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Management of Suboptimally Controlled Type 2 Diabetes Mellitus in General Practice

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posted on 13.12.2021, 16:56 by Mark Murphy
DSuboptimal control of cardiovascular risk factors and significant hyperglycaemia is a major burden for persons with type 2 diabetes mellitus (T2DM) and for healthcare systems. Failure to intensify medications for patients with poor control of T2DM, when indicated, is called clinical inertia and is one contributory factor to suboptimal control of T2DM. The aim of this thesis was to explore and develop the understanding of suboptimally controlled T2DM. I did this through studying the impact of interventions which can best support the management of suboptimally controlled T2DM and the development and assessment of the feasibility of a theory and evidence-based complex intervention to support treatment intensification in Irish General Practice.
A systematic review of interventions for T2DM targeting patient with poor control of T2DM (HbA1c ≥ 59 mmol/mol), in community settings, including 42 randomised controlled trials, led to modest reductions in HbA1c compared to usual care (-3.7 mmol/mol). Few professionally targeted interventions to support the management of suboptimally controlled T2DM were present and interventions targeting patients with very poorly controlled T2DM were more effective.
Clinical guidelines for T2DM have become more complex with the introduction of new therapeutic agents. Substantial geographical variation in the prescribing of newer T2DM medications was shown in this thesis, with very high levels of geographical variation of GLP-1 agonists (systematic component of variation of 11.4 in 2013 and 10.3 in 2014) and moderate variation for DPP-4 inhibitors. This prescribing variation may represent differences in the application of clinical guidelines, but also variation in professional opinion or patient preferences.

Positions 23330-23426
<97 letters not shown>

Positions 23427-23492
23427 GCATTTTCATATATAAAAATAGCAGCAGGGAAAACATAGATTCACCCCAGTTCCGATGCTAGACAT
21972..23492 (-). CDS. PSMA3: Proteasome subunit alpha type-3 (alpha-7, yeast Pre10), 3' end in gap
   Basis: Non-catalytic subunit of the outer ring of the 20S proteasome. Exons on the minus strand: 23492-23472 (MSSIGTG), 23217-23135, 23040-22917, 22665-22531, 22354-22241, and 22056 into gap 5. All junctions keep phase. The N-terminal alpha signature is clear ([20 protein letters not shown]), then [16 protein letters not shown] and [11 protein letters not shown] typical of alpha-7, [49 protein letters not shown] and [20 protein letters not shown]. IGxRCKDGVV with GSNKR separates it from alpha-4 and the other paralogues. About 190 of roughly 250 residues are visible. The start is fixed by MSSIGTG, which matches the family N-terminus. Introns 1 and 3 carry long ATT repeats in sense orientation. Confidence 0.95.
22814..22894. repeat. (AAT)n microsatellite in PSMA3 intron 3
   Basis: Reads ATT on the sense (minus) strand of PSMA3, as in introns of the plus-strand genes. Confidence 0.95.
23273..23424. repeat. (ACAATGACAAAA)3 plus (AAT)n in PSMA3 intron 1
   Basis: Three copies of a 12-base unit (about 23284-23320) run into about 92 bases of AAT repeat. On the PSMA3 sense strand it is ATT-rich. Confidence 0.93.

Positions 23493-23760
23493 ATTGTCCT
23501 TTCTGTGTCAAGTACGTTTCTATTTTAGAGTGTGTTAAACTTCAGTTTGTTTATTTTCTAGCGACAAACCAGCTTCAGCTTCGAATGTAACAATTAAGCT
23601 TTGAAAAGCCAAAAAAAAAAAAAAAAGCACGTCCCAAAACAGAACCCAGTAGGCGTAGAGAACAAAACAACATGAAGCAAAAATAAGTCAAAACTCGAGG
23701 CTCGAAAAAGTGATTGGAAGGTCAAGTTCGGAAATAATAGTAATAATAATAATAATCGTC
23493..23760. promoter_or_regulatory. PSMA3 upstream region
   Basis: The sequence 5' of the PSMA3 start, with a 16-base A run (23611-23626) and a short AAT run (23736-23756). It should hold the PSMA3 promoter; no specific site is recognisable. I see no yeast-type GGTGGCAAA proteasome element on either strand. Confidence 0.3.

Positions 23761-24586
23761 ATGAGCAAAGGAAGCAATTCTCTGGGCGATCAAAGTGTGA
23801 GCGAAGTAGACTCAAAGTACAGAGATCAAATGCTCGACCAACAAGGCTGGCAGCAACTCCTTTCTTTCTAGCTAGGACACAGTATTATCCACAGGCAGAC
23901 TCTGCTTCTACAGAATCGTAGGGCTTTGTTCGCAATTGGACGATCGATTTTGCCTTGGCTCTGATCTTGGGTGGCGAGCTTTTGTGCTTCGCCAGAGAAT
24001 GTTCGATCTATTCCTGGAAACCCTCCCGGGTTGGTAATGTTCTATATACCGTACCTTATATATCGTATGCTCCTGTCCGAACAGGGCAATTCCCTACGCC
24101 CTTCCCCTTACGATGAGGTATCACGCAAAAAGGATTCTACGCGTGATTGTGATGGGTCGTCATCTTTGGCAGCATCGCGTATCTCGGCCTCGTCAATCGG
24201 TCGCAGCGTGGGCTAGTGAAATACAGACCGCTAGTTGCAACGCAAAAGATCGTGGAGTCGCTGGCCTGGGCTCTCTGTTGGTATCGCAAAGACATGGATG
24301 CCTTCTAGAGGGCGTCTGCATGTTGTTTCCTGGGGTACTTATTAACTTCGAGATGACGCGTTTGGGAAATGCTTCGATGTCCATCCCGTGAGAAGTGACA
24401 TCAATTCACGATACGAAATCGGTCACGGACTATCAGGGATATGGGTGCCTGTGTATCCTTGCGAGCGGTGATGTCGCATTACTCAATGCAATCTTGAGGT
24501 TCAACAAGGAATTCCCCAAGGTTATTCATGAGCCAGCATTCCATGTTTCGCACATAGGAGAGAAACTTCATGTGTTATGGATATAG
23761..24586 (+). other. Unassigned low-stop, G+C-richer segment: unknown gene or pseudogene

The PhD thesis outlined the development of a complex intervention, using the Medical Research Council Framework, to support GP-led intensification of medications, where appropriate, for patients with poor control of T2DM. The intervention was found to be feasible and acceptable to patients and GPs, finding decision support helpful navigating increasingly complex medication algorithms. However, GPs thought that non-engagement by patients, with GP and hospital services, was a primary contributing factor determining suboptimal control of T2DM.
Some intervention GPs consciously chose not to intensify medications for some patients who often did not engage with traditional healthcare services. This PhD thesis develops the concept of clinical inertia, with poor control of T2DM risk factors representing an understandable phenomenon for a certain cohort of patients, given significant co-morbidities.


First Supervisor

Prof. Susan M Smith

Second Supervisor

Prof. Tom Fahey

Third Supervisor

Prof. Molly Byrne


Submitted for the Award of Doctor of Philosophy to the Royal College of Surgeons in Ireland, 2020

Published Citation

Murphy M,. Management of Suboptimally Controlled Type 2 Diabetes Mellitus in General Practice [PhD Thesis] Dublin: Royal College of Surgeons in Ireland; 2020

Degree Name

Doctor of Philosophy (PhD)

Date of award



  • Doctor of Philosophy (PhD)

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